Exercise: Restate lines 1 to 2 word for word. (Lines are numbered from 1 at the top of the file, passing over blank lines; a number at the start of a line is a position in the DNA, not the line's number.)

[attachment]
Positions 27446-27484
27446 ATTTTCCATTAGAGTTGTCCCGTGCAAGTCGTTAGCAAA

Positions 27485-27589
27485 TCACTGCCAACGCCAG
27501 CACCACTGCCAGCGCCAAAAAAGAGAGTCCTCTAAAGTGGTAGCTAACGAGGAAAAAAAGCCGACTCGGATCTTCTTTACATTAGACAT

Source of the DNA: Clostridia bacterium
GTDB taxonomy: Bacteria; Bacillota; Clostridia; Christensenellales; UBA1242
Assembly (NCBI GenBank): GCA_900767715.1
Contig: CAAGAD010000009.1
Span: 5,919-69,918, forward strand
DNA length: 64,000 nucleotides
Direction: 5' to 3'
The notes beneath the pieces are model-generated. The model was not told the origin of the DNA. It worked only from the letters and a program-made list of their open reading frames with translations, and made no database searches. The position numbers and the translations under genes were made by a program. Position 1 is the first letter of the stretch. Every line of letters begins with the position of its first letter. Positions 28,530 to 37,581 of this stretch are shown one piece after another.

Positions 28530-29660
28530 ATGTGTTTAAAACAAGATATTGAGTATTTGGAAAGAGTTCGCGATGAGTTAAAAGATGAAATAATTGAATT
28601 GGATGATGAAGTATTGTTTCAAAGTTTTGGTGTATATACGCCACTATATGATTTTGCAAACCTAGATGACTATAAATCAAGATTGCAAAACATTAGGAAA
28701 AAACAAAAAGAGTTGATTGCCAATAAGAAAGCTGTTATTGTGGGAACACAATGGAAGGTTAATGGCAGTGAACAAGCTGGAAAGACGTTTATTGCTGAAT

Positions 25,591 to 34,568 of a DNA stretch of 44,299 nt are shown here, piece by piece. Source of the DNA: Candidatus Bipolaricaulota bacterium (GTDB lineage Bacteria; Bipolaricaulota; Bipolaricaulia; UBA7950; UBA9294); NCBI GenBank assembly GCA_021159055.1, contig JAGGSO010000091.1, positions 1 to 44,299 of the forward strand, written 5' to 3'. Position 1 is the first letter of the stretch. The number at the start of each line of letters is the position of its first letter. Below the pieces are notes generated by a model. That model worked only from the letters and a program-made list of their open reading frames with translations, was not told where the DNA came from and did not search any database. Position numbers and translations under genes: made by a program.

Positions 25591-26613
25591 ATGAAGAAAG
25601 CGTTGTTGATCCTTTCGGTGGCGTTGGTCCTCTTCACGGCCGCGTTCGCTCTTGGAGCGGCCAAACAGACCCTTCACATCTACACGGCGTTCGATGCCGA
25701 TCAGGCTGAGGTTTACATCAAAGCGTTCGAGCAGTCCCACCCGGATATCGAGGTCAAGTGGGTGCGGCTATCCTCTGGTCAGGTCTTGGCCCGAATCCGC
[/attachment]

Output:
Positions 27446-27484
27446 ATTTTCCATTAGAGTTGTCCCGTGCAAGTCGTTAGCAAA